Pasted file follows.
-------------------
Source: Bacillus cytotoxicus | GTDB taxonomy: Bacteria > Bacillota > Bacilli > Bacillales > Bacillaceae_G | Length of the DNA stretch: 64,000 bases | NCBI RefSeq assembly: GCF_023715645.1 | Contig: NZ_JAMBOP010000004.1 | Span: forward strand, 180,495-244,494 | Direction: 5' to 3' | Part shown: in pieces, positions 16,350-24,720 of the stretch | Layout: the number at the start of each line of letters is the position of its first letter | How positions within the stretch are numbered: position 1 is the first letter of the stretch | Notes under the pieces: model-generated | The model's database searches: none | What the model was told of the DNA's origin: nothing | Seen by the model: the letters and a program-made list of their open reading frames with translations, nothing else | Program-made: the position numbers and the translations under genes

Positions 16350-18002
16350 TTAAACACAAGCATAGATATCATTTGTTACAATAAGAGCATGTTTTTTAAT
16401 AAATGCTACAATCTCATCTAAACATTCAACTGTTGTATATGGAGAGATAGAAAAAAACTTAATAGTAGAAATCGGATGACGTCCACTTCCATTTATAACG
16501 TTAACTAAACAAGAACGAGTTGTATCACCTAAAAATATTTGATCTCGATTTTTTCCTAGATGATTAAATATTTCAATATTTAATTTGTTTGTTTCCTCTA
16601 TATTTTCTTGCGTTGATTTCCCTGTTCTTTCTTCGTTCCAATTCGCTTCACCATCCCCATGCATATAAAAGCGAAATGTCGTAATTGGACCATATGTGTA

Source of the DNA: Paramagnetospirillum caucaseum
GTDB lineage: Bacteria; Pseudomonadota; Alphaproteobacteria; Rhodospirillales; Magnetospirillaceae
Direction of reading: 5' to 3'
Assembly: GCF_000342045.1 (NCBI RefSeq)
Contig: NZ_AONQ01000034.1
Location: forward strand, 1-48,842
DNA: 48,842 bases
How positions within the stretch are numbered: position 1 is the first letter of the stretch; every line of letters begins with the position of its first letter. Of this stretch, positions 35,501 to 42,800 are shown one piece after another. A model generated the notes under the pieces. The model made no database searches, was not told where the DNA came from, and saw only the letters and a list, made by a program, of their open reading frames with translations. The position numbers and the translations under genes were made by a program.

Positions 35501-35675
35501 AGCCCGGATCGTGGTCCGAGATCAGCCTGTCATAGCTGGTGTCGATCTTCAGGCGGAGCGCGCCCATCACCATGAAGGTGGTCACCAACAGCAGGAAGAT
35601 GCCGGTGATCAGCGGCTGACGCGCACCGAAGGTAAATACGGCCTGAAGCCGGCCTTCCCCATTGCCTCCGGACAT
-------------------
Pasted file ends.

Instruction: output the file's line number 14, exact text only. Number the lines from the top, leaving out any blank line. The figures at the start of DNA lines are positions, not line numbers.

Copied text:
How positions within the stretch are numbered: position 1 is the first letter of the stretch; every line of letters begins with the position of its first letter. Of this stretch, positions 35,501 to 42,800 are shown one piece after another. A model generated the notes under the pieces. The model made no database searches, was not told where the DNA came from, and saw only the letters and a list, made by a program, of their open reading frames with translations. The position numbers and the translations under genes were made by a program.